Telecommunications System & Management

ISSN: 2167-0919

Open Access

Stochastic Analysis and Modeling of a Tree-Based Group Key Distribution Method in Tactical Wireless Networks


Peter Bajorski, Alan Kaminsky, Michael Kurdziel, Marcin Lukowiak, Stanisław Radziszowski and Christopher Wood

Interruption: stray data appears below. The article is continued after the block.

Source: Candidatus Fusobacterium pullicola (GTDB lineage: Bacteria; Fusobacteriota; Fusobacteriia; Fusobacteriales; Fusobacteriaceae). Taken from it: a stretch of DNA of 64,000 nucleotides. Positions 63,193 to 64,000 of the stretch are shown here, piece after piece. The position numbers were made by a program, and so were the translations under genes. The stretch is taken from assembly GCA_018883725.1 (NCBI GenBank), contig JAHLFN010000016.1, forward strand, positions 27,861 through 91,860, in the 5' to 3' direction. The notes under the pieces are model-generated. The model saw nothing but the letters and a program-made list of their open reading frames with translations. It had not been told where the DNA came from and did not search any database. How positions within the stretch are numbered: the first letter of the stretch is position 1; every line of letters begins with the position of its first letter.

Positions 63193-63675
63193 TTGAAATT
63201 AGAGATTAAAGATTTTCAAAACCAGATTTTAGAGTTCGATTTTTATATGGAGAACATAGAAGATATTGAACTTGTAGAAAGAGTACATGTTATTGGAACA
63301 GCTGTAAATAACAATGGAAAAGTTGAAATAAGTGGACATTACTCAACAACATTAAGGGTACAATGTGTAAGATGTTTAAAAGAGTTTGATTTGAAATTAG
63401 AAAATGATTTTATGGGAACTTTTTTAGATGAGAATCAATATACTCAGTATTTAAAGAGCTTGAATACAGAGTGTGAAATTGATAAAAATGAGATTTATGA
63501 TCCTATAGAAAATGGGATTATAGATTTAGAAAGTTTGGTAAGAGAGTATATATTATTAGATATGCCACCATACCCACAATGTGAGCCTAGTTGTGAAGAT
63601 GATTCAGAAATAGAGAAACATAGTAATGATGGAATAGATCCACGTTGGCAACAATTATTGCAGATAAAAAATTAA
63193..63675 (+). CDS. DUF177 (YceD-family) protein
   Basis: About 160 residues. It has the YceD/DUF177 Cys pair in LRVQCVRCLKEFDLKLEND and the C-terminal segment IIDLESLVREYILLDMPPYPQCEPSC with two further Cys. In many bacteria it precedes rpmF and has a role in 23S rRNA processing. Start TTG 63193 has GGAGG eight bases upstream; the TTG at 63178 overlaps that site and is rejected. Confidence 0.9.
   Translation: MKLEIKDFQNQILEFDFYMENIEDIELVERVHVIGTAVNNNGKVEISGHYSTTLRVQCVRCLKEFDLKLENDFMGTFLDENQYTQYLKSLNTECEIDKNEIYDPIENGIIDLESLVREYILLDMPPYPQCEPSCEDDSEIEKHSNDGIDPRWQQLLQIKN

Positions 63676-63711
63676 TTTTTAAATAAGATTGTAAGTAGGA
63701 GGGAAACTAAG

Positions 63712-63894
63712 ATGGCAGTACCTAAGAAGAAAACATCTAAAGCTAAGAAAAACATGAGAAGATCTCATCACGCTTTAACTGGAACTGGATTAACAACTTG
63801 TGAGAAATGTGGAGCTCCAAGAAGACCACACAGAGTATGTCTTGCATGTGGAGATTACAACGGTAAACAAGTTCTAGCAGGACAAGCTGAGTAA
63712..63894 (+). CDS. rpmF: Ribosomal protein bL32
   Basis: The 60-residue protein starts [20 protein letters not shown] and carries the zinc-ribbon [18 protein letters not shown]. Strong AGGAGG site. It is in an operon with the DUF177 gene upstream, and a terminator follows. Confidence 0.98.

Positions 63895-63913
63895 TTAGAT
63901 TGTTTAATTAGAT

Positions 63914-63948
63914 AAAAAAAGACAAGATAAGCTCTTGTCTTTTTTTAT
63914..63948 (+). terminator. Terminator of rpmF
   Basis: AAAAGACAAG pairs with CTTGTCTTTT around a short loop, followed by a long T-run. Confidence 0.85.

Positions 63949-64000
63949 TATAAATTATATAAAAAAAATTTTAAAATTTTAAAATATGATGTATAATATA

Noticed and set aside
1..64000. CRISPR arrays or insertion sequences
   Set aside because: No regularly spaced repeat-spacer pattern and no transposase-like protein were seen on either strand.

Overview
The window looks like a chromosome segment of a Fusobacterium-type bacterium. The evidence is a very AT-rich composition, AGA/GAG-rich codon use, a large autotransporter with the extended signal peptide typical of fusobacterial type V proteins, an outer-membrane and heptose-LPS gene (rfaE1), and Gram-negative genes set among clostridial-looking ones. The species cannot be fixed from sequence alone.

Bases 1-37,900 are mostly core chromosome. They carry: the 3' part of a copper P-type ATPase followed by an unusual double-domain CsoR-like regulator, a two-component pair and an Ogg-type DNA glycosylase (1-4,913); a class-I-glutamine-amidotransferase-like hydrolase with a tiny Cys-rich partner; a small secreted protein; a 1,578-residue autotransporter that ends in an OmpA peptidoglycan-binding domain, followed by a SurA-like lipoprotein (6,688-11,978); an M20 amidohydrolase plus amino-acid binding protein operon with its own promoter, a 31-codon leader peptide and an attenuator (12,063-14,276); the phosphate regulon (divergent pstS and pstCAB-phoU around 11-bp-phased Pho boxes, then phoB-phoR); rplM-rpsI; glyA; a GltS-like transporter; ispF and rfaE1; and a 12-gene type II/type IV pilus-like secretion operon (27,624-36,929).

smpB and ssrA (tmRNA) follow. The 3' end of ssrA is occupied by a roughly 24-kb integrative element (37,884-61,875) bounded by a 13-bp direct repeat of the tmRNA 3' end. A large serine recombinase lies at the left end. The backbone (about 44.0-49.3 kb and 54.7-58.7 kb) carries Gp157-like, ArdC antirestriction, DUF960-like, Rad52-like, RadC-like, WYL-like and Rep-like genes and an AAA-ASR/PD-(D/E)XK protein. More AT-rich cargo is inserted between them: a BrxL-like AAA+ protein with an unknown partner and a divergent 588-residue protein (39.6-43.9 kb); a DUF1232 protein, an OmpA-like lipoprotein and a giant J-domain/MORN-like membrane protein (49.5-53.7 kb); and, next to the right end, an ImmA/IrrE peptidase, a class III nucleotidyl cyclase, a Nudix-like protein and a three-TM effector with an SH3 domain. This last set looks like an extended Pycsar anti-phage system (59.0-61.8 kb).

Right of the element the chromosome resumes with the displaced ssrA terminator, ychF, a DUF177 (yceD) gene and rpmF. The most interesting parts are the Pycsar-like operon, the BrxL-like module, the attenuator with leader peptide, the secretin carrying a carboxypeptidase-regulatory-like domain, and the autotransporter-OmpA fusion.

A number of key management challenges are encountered when operating tactical communication systems using a group-wide shared key. A large portion of such communications occurs over low bit-rate channels, and all communication channels must be available at any moment for mission action. Current over-the-air rekeying protocols consume too much channel bit-rate to be practical for large tactical radio networks. This caused an off-line pre-placed key (PPK) approach to become most commonly used key distribution method in these environments. Unfortunately, with this key management scheme, revoking group membership requires a full intra-mission rekey, which can be dangerous in a battlefield situation. This paper introduces a new group key distribution method called Viral Electronic Key Exchange (VEKE). This paper examines the protocol as an extension to the Internet Key Exchange (IKE) protocol, but any electronic key exchange protocol can be used (Ex. IKE v2). A feature of this protocol is a parallel key distribution scheme enabled by propagating the key management role to authenticated nodes while establishing security associations across the network. We performed a comprehensive stochastic analysis to develop a model for computing the expected rekey time across the entire group, taking into account the likelihood of node jamming, channel failures, and message corruption. This model was verified with a Monte-Carlo simulation. Our results confirmed that the VEKE protocol can accomplish an over-the-air rekey in a short period of time, even over low bit-rate systems, while preserving rigid security and channel availability properties of the network. It also allows for the amount of pre-placed public-key material and other preparations necessary in tactical networks to be minimized.


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